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ARS Home » Pacific West Area » Burns, Oregon » Range and Meadow Forage Management Research » Research » Publications at this Location » Publication #344005

Research Project: Restoring and Managing Great Basin Ecosystems

Location: Range and Meadow Forage Management Research

Title: Quaking aspen woodland after conifer control: herbaceous dynamics

Author
item Bates, Jonathan - Jon
item Davies, Kirk

Submitted to: Forest Ecology and Management
Publication Type: Peer Reviewed Journal
Publication Acceptance Date: 11/15/2017
Publication Date: 1/5/2018
Citation: Bates, J.D., Davies, K.W. 2018. Quaking aspen woodland after conifer control: herbaceous dynamics. Forest Ecology and Management. 409:307-316. https://doi.org/10.1016/j.foreco.2017.11.032.
DOI: https://doi.org/10.1016/j.foreco.2017.11.032

Interpretive Summary: Western juniper is replacing quaking aspen stands in the northern Great Basin. Restoring aspen woodlands is important because they provide wildlife habitat and a diverse forage base for livestock. We measured herbaceous changes for 15 years following fall and spring burning treatments to control juniper in aspen woodlands. Spring burning resulted in greater recovery of the herbaceous layer while maintaining a more diverse native understory than fall burning. The severe fire effects from fall burning aspen woodlands requires reseeding of native perennials to maintain understory composition and diversity and limit exotics.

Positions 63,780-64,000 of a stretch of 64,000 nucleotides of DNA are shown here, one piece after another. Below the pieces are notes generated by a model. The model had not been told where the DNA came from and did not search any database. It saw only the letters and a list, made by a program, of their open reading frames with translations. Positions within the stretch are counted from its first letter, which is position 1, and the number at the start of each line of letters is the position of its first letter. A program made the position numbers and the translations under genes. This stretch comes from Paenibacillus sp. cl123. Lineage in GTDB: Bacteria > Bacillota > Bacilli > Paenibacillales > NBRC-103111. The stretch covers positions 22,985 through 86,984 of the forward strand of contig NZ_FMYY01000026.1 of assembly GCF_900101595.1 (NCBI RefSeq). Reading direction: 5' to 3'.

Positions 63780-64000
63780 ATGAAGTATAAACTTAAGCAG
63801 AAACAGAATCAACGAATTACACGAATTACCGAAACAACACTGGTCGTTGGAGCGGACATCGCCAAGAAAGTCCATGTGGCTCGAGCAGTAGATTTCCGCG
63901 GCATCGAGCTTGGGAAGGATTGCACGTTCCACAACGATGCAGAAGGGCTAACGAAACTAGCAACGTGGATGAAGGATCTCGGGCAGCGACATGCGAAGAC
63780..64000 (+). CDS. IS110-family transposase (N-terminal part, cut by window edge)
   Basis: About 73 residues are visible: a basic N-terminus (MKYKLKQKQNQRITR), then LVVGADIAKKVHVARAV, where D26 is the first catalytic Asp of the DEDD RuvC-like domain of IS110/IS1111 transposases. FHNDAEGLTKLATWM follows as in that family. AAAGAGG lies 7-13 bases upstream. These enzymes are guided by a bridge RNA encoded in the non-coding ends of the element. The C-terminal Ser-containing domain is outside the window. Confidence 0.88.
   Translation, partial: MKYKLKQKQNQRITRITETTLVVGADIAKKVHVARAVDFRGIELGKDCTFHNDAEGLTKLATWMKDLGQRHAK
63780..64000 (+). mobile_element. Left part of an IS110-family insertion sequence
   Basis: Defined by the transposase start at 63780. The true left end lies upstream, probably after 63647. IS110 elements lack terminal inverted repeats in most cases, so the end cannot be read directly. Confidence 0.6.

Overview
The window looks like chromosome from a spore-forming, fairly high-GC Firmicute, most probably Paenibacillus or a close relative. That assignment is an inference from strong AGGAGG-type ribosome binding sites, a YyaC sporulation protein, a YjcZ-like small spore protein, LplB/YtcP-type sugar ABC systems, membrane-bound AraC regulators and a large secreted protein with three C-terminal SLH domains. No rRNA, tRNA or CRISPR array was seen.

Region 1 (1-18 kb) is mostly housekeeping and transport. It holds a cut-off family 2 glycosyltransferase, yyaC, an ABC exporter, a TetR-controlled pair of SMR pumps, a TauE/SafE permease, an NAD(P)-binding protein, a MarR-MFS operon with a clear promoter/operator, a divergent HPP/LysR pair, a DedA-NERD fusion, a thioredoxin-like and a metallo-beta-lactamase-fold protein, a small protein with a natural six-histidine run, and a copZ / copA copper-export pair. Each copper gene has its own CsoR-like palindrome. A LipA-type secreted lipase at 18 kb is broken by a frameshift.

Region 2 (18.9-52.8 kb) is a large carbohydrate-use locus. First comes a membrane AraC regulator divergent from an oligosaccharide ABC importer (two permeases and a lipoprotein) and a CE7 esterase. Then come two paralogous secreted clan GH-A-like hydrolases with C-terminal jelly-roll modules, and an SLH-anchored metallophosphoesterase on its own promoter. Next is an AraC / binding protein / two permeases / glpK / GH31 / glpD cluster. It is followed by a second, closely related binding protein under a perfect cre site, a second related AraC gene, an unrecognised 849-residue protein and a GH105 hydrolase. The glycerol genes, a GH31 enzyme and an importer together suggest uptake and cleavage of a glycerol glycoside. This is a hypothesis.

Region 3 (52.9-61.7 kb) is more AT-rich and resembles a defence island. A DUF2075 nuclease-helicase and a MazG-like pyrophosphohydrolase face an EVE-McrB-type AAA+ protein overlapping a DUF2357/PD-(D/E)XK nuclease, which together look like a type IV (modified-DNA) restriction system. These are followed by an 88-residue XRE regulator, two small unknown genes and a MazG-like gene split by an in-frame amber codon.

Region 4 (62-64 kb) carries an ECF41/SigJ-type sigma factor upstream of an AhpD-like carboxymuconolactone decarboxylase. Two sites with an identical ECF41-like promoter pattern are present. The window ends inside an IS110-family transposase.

Technical Abstract: Western juniper (Juniperus occidentalis Hook.) woodlands are replacing lower elevation (< 2100 m) quaking aspen (Populus tremuloides Michx.) stands in the northern Great Basin. Restoring aspen woodlands is important because they provide wildlife habitat for many species and contain a high diversity of understory shrubs and herbaceous species. We measured herbaceous cover, density, and diversity for 15 years following two juniper control treatments in aspen woodlands. Treatments included cutting one-third of mature juniper trees followed by early fall burning (Fall), cutting two-thirds of the juniper followed by early spring burning (Spring), and untreated woodlands (Control). Juniper were selective cut to increase dry surface fuels to carry fire and kill the remaining conifers. The Fall treatment resulted in significant initial reductions in herbaceous cover and a long-term reduction in perennial forb cover and diversity. Herbaceous recovery in the fall treatment was dominated by non-native species which represented about 68% of total herbaceous cover. By the end of the study the main non-natives in the fall treatment were Kentucky bluegrass (Poa pratensis) and cheatgrass (Bromus tectorum L.). In contrast, native perennials in Spring and Control treatments represented, on average, above 60% of total herbaceous cover. Herbaceous cover in the Spring treatment increased and was greater than the Fall treatment and the Control. Perennial forb cover in the Spring treatment was 2- and 6-times greater than Control and Fall treatments, respectively. Perennial forb density was about 7 times greater in the Spring than Fall treatment. Because of lower fire severity, spring burning resulted in greater recovery of the herbaceous layer while maintaining a more diverse native understory than fall burning. The severe fire effects from fall burning aspen woodlands probably requires reseeding of native perennials to maintain understory composition and diversity and limit exotics.